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Focusing Academic Vision: Cultivating Intentionality in Academic Planning

Resource People: 
Elizabeth Regosin, associate dean of faculty affairs and associate professor of history Robert Thacker, associate dean for advising and professor of Canadian studies

STL: What does “cultivating intentionality” mean?
Students and faculty agree to talk about such large issues as “Why are you in college?”  and “How do you like to learn?”  Students take the driver’s seat as they journey through the four years of college, focusing their vision on the destination that is a responsible, involved, fulfilling life—and keeping in mind the skills and habits they need to strengthen to get where they want to go.

Students are asked to be intentional about their academic planning—not just to pick courses from a menu to fulfill distribution requirements, but to think carefully, with their advisor, about how each course contributes to the whole. 

STL: Why is it important?
The new model of academic advising is a developmental model.  It asks students to take responsibility, to think about consequences, to accept leadership in their own lives.  Students begin with setting goals of all kinds, general and specific, and then work with faculty advisors to construct a plan of coursework, research, leadership and volunteerism and extracurricular activities, that enables them to achieve their goals. Then, “at a series of specific moments, students take stock of the effectiveness of their plan as well as the need to revisit their goals and revise them as needed,” Regosin notes.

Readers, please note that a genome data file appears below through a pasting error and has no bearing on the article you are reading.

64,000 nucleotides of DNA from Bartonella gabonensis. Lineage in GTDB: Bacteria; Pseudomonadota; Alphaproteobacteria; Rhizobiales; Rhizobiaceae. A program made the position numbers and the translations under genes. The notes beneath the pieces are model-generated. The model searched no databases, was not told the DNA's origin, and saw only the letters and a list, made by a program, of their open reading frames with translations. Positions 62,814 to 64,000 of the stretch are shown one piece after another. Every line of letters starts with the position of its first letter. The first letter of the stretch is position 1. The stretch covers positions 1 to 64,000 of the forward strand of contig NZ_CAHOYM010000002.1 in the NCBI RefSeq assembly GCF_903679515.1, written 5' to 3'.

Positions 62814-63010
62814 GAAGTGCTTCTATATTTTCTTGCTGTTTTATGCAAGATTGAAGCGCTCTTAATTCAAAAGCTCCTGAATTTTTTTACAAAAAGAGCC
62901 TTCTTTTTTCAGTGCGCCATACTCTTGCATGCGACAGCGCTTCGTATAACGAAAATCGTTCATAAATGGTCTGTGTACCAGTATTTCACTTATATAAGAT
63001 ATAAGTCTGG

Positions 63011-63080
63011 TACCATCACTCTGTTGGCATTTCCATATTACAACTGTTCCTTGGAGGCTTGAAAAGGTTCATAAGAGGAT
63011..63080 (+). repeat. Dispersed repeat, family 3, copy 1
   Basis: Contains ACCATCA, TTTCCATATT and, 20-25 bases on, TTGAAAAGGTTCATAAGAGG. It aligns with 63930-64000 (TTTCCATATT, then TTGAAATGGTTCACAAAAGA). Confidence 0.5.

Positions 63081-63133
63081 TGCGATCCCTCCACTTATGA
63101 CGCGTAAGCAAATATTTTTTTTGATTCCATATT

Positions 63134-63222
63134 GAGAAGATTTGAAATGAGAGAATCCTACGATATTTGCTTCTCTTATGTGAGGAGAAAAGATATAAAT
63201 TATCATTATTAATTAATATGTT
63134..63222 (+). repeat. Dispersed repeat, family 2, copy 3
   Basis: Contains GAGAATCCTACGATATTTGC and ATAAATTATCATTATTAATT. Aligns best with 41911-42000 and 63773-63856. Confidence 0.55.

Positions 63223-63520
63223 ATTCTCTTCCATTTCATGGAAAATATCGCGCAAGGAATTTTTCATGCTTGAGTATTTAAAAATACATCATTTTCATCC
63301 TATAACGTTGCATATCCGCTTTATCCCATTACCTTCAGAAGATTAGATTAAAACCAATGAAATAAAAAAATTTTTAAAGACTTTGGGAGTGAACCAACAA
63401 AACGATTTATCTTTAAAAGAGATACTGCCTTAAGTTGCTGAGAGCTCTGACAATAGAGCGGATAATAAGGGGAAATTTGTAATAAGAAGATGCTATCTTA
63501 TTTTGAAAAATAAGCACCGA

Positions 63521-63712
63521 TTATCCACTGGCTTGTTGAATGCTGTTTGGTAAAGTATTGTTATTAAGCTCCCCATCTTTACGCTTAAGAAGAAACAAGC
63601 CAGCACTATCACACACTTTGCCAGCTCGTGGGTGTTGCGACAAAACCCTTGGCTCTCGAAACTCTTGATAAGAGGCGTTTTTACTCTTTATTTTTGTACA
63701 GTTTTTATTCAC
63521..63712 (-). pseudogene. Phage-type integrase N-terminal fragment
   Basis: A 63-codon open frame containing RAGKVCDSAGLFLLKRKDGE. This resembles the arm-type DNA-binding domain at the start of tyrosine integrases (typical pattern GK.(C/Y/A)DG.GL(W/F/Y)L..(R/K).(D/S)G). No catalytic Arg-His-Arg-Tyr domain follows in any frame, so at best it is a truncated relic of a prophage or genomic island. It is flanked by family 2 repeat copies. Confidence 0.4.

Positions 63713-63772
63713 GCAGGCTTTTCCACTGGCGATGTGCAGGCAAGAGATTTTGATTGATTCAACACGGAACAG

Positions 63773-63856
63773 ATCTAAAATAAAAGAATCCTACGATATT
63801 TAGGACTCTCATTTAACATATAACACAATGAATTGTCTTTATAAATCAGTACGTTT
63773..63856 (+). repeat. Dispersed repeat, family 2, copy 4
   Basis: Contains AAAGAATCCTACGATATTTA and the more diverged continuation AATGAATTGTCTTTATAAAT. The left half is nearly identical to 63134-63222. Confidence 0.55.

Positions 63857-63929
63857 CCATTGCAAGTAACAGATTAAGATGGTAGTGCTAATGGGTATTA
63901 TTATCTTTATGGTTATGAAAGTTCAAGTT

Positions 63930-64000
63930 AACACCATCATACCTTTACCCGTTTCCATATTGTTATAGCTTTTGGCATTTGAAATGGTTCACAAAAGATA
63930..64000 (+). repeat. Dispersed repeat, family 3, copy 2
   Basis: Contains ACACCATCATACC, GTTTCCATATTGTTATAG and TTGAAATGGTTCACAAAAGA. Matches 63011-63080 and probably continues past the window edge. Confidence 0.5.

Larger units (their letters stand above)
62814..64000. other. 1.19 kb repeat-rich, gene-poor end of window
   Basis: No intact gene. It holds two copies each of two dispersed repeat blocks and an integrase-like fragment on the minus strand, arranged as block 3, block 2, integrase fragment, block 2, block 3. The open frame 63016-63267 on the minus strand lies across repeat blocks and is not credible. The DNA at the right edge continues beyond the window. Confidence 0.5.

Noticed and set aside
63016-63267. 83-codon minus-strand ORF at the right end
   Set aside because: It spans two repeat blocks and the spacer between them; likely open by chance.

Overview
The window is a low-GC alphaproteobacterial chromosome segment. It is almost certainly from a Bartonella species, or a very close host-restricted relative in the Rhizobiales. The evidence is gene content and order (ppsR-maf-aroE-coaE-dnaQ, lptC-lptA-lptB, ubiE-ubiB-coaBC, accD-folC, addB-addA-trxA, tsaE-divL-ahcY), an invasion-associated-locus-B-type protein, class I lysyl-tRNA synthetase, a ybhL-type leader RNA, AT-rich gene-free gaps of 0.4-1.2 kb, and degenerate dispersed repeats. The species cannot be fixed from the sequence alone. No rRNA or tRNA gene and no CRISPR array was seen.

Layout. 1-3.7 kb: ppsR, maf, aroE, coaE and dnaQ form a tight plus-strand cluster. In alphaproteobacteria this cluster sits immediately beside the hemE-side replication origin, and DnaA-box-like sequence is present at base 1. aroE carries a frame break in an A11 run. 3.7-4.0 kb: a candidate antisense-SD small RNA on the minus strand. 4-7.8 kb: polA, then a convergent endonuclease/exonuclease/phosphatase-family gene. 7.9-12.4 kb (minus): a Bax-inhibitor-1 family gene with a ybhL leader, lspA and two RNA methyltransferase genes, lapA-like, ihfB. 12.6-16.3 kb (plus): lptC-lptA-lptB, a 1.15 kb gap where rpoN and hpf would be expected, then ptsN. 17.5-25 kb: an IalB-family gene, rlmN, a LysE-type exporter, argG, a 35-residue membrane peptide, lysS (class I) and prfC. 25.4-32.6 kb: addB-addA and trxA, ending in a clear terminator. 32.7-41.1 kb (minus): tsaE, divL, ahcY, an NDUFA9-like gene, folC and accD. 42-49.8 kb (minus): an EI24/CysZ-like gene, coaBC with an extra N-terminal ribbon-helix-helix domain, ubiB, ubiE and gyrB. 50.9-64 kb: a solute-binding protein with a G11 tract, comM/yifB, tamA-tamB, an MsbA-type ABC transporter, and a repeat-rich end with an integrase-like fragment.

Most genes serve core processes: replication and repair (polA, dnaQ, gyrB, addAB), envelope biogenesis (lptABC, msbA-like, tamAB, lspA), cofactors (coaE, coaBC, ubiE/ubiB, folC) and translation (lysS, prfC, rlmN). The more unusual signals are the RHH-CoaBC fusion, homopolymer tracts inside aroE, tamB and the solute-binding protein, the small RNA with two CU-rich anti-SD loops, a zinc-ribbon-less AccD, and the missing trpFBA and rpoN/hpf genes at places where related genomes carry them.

STL: How will it be implemented?
Advisors can use a series of five reflective exercises that ask students, over their four years, to consider and write about their college experience:  Exploratory Goals Essay, Goals Revision, Major Declaration (with rationale), Senior-Year Experience Prospectus and Looking Back.  Advisors also can help students create an e-portfolio that is a site of “collection, selection, reflection and projection,” according to Regosin.

STL: Why is this consistent with St. Lawrence’s mission?
By following this model of “cultivating intentionality,” faculty are doing the work they most love to do—encouraging students to learn and grow. 

STL: What does it mean for the future of St. Lawrence?
St. Lawrence will become known as a college where all four years of student  participation in coursework, research, clubs, teams, honor societies, volunteer projects, leadership training, everything—all of these opportunities contribute to education. “No two students will follow the same St. Lawrence path,” says Thacker, but they’ll share an experience that was planned by each of them and from which each of them will emerge as graduates ready to take on life.                                                      --LMC

To read the Academic Strategic Planning Paper on advising, visit and click on Academic Planning.
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